The hip-hop world is a less than sensible place - lots of times, you're even required to clarify when bad means bad and when bad means good - so once a week we're going to get with a rapper and ask them to explain things. Something you always wanted to ask a rapper? Email firstname.lastname@example.org.
Note: Last week, That Purple Bastard and D-Risha released a Houstoncentric track called "Ebonics." And then this interview happened.
This Week's Rapper: That Purple Bastard
This Week's Subject: People that aren't from Houston that have sampled Houston rap.
Ask A Rapper: So, we figured since you all have this inside baseball track that you are pushing, and since everyone made a great big fuss about Drake sampling E.S.G. twice on Take Care, and since you're a producer, you might be the guy to answer this question:
Can you name the six best tracks where someone not from Houston sampled someone from Houston?
That Purple Bastard:
6. "Free Loop Dub," Sublime Samples: "Chuckie," Geto Boys
I grew up in Southeast Houston in a pretty poor area and listened to a lot of rap when I was a young kid because it's what kids in the neighborhood were listening to; Geto Boys, Bone Thugs, and the like. I remember being really into Geto Boys when I was 9 or 10 and I guess I felt connected to it because my best friend shined shoes at a shop in 5th Ward and I used to go and visit and hang out a lot out there. I remember one time my cousin Sarah (who was living with our family at the time) and I wrote a Geto Boys-styled song complete with requisite references to rape and castration. We were so proud of it that we decided to perform it for my mom (who is about the sweetest person who has ever lived) and she was mortified. I remember getting a big lecture and punishment over it and subsequently never bringing it up again. I'm pretty sure we destroyed the tape too.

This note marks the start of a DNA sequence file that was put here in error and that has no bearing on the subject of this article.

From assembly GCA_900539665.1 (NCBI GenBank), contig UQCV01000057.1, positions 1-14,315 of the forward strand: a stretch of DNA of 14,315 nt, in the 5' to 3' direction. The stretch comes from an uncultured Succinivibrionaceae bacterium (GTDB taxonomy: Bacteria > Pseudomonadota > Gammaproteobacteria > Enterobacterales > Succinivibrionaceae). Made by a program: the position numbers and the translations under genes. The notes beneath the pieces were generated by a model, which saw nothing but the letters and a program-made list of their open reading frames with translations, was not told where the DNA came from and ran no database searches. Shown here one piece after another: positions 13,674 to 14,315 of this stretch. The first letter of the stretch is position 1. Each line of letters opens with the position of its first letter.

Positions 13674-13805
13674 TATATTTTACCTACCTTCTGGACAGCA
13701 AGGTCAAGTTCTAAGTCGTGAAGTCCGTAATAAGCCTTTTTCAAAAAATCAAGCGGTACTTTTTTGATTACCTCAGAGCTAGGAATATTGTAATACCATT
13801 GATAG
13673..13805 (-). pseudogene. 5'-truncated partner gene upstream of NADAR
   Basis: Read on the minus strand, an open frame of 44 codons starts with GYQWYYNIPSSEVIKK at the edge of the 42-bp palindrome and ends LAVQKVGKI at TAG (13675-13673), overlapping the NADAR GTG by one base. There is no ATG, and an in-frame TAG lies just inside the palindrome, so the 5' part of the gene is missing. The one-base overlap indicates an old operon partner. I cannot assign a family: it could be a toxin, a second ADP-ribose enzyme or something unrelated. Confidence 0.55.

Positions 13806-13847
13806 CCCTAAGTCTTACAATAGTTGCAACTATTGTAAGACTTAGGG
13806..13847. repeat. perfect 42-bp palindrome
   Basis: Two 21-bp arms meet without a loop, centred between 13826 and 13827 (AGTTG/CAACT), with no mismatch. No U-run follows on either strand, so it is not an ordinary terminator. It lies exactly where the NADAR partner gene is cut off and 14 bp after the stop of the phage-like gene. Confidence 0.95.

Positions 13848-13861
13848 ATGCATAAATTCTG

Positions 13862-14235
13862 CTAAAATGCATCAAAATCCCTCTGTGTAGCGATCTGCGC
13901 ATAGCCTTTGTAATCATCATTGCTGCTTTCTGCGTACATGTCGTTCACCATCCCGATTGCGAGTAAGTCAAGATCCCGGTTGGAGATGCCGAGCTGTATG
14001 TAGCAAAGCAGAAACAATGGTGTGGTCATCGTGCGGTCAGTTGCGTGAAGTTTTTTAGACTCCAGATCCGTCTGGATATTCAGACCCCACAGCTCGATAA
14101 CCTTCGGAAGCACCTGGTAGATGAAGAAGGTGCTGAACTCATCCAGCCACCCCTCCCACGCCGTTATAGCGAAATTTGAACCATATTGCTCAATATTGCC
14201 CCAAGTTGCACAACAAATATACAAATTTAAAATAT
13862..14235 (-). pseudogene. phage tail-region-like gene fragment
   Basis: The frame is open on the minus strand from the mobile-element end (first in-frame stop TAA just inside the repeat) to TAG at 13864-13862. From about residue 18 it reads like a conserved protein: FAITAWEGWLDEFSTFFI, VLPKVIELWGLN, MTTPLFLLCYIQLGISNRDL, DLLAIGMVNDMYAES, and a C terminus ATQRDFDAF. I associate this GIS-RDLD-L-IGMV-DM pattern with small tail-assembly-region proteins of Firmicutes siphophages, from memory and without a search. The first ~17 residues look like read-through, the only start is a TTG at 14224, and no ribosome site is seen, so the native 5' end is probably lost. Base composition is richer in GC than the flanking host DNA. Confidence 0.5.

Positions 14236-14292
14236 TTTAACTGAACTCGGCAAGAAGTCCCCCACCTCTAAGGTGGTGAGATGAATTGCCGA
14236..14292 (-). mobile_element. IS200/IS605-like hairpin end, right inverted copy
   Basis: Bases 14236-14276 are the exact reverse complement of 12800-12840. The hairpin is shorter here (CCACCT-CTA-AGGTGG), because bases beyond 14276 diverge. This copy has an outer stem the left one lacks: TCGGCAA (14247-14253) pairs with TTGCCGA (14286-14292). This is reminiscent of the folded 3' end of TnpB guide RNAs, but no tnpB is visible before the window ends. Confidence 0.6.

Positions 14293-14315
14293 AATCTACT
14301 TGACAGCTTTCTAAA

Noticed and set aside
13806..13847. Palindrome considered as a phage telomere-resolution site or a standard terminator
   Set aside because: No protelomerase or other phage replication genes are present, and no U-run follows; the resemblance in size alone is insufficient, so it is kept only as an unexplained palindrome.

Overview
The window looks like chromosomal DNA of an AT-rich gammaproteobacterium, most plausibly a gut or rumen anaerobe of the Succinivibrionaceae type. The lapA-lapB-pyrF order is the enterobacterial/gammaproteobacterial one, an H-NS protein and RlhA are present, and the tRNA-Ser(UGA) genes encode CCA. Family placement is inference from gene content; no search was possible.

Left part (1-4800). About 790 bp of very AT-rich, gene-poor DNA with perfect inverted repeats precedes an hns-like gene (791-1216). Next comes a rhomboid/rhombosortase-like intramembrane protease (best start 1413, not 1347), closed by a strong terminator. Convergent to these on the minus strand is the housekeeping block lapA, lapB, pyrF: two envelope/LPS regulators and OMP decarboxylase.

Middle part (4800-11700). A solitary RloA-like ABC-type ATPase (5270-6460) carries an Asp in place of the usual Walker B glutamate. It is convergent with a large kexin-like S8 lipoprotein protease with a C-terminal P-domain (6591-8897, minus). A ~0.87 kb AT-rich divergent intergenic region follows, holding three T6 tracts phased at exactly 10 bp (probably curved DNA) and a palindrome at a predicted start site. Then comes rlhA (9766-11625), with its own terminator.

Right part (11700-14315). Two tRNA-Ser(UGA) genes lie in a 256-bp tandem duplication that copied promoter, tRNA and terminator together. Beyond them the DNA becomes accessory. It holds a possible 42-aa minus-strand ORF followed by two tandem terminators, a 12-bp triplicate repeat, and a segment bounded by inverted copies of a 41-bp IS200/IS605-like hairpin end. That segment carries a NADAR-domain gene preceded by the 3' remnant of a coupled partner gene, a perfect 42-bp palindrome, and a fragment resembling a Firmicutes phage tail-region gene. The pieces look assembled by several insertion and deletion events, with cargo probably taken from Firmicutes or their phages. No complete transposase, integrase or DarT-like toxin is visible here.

Fast forward to a few years later and I'm in a magnet school in a good part of town going to school with predominantly white kids who had a lot more money than me. My tastes quickly changed from rap and hip-hop to Nirvana and Soundgarden so I could fit in. When Sublime came out I really loved them because they were rock but with a lot of genuine rap and reggae influences. I soon got deep into their catalog and discovered a tape called "Robbin' The Hood" that changed my life. It was a weird mess of an album that had a lot of instrumental and demo cuts on it along with found sounds of a crazy old man ranting and raving for most of the album. "Free Loop Dub," a dubby, dancehall-influenced instrumental track was my favorite of the bunch and when the sample of Bushwick's unmistakable rasp dropped in at the two minute mark with "Aww fuck, Chuck's on a killin' spree again..." I connected with it on a whole other level and have always loved the song ever since.
5. "Like A Pimp"- David Banner feat. Lil Flip Samples: "Take It Off," UGK
While this wasn't my favorite track off Banner's Mississippi album, it was still a pretty solid cut and probably the first non-Houston track to gratuitously sample Pimp C's voice; now they all do it. The track also features Lil' Flip, who I really miss hearing on tracks. I'll always have love for David Banner because the SwishaHouse remix of Mississippi was the first-ever chopped and screwed album to be commercially marketed outside of the South. I remember losing my shit when I saw him on MTV talking about it and thinking "Pretty soon, they're gonna know!" Pretty soon, they did.